A- Communicating artery ; B-Brachial artery ; C-Bifurcation of brachial artery; D-Communicating artery joining radial artery; E-Ulnar artery; F-Radial artery ; G-Median Nerve.

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The arteries on the left side were as per anatomical description. There were no variations.

  Discussion Top

Morphological Significance

A vessel connecting the axillary or brachial artery to one of the forearm arteries has been reported by Uzun et al[3]. The anastomotic artery reported in their case originated from the medial side of axillary artery or the initial portion of the brachial artery and connected the initial portion of the main radial artery on the radial side in the proximal forearm.

Relatively rare variation is the division of the axillary artery into two major stems that are continued down the arm. One of the stems is usually called the superficial brachial artery and the other the deep brachial artery[4]. In Miller’s series 30 of the 32 superficial branches were superficial radial arteries, one was superficial ulnar[4].

Origin of a communicating artery from the brachial artery has been described in the literature, and is called as brachioradial artery. In a study conducted by Niedenfuhr[5] in 192 cadavers for arterial variations in the upper limb the authors have considered that the brachioradial artery was a radial artery with a high origin. They found brachioradial artery in 15 male cadavers and 24 female cadavers. At the elbow, brachioradial artery anastomosed with deep brachial artery in 14 cases. The origin of brachioradial artery was as follows: from axillary artery - 23%; from upper third of brachial artery - 34%; from middle third of brachial artery- 4%; from lower third of brachial artery-3.9%. The radial recurrent artery originated from the brachioradial artery, from the deep brachial and from the anastomoses between those vessels, and could not be traced in three cases[5]. In the present case the communicating artery was found arising from axillary artery and anastomosing with the radial artery and the radial recurrent artery was given off by the radial artery.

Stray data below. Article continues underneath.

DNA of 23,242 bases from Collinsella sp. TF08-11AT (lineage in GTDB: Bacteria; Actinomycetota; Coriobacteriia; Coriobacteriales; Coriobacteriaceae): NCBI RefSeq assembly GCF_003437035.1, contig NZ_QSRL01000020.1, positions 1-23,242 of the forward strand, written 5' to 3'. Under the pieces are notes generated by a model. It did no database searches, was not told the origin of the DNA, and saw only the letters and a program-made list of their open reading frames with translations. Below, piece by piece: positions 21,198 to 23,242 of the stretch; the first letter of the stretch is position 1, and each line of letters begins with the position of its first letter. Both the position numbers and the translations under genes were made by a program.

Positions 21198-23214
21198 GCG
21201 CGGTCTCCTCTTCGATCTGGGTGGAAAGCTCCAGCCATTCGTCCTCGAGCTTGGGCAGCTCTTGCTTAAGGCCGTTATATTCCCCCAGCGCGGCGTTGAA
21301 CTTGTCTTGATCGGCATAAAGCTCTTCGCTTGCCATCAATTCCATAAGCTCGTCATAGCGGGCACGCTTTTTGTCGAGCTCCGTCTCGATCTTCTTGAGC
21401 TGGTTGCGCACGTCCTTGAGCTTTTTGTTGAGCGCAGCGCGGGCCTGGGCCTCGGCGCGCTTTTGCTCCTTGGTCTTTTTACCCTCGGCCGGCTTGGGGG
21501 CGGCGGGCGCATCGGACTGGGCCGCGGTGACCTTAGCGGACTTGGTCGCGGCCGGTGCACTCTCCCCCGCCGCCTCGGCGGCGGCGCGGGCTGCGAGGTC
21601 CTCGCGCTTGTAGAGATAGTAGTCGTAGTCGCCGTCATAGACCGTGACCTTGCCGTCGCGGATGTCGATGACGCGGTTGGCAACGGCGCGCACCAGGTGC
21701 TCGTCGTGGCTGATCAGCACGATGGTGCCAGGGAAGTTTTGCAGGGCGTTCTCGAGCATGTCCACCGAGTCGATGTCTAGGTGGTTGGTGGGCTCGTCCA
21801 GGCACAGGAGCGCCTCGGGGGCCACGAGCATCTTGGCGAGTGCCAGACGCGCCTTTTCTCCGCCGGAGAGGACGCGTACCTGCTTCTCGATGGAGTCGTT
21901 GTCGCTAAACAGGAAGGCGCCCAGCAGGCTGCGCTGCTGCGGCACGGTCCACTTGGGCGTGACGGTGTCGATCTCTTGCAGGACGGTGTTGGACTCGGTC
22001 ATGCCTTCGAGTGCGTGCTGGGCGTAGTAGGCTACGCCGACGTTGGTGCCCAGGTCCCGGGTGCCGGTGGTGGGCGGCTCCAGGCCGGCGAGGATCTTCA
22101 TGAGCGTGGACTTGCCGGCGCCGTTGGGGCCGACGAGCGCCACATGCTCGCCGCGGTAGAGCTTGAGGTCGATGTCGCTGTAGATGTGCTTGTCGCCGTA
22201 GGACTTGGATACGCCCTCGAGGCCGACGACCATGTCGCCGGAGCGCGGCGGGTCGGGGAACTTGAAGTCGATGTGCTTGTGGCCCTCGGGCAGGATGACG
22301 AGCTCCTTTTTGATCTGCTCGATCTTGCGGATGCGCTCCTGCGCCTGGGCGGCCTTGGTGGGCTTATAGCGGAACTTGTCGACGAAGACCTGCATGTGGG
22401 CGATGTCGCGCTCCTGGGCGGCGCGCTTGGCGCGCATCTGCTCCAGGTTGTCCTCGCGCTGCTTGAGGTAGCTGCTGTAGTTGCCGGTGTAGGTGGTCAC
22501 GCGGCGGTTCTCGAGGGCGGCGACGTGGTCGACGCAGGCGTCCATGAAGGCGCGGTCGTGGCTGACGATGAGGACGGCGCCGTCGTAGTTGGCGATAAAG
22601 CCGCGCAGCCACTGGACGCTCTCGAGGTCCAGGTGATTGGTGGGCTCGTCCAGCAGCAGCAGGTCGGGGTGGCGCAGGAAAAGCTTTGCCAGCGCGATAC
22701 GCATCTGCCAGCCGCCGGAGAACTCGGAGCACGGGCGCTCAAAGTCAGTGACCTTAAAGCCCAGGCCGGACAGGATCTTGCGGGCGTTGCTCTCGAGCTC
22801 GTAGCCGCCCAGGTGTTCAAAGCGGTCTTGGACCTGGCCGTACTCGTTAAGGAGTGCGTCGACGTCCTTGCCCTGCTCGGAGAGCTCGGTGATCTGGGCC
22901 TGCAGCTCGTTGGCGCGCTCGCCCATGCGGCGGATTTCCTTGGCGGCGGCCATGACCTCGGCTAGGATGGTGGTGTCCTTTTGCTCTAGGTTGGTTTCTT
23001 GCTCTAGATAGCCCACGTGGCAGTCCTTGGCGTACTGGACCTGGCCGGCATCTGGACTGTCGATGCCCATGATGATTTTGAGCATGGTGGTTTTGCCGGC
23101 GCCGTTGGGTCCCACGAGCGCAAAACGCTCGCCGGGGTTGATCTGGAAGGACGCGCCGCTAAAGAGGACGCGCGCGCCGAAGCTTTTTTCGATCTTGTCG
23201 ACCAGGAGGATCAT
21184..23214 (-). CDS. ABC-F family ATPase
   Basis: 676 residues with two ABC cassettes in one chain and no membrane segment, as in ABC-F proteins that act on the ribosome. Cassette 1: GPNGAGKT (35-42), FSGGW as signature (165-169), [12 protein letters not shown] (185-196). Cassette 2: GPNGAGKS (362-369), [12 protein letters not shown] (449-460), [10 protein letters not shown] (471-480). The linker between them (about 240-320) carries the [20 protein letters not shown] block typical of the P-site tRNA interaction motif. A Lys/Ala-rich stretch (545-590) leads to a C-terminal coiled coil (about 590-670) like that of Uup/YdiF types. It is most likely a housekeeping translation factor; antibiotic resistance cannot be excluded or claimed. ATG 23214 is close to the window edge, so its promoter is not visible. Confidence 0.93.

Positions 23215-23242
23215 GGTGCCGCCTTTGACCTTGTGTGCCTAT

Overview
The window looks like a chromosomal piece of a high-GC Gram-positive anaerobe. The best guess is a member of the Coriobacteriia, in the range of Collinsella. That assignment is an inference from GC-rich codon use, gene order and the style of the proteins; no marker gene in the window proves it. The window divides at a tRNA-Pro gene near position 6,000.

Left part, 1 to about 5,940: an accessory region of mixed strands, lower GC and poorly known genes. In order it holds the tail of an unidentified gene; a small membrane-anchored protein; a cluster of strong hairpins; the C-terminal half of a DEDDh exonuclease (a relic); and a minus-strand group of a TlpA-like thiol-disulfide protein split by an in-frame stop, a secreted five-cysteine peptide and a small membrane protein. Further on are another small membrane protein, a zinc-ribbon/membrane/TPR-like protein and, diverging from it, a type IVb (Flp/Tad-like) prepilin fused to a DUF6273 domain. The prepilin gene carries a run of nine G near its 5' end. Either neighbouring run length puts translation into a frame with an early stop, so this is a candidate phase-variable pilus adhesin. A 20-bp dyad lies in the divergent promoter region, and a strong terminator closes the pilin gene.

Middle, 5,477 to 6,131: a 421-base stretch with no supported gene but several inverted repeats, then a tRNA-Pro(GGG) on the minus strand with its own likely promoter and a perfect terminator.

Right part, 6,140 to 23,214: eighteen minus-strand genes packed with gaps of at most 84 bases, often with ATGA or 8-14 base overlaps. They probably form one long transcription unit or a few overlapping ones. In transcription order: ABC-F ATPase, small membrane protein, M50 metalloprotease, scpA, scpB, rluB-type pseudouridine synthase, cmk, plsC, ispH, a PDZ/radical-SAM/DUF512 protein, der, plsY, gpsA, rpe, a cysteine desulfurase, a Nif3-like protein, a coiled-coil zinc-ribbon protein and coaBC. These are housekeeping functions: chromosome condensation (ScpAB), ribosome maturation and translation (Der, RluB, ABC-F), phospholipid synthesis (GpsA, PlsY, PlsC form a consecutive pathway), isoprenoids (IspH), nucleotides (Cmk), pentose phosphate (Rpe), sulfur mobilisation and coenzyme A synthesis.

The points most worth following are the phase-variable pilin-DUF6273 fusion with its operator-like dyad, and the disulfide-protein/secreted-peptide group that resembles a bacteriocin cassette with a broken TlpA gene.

A case of bifurcation of axillary artery in its 3rd part into radial artery and brachioulnar artery has also been reported. Radial continued into the forearm, brachioulnar trunk gave branches of brachial artery in the arm and then continued as ulnar artery and hence was named brachioulnar[6].

Clinical Significance

Radial artery can be used as grafts instead of long saphenous vein for coronary bypass grafting. Many authors have reported that the radial artery grafts have significantly better early graft patency and endothelial function than long saphenous vein grafts[7]. Also Percutaneous transradial coronary angiography has increased in popularity in the recent years. In routine clinical practice the variations of radial artery are the main reason for technical failure during transradial approach.[8]

In hand angiography, recognition of variations in brachial branching and injection sufficiently proximal to fill all vessels supplying the hand branches will prevent potential pitfalls[9]. Failure to recognize or appropriately manage these anomalies may result in a compromised surgical outcome[10]. Hence knowledge of different anatomic variations is necessary for the surgeons to decrease the failure rates and increase the success rates of the surgeries.

Embryological Significance

New theories of development state that arterial pattern of the upper limb develops from an initial capillary plexus by a proximal to distal differentiation of certain capillary vessels and regression of others. Arterial variations may be explained on the basis of this theory by modifications of the normal pattern of capillary maintenance and regression[5].

The main arterial trunk grows outwards along the ventral axial line and terminates in a capillary plexus of the developing hand. Proximal part of the main trunk forms the axillary and brachial arteries. Close to the bend of the elbow the axis artery gives rise to the radial and ulnar arteries, the former initially arises somewhat proximal to the later. Subsequently the radial artery is connected with the ulnar artery close to its origin and the proximal connection of the radial artery with the axis artery is withdrawn [Fig 3][11].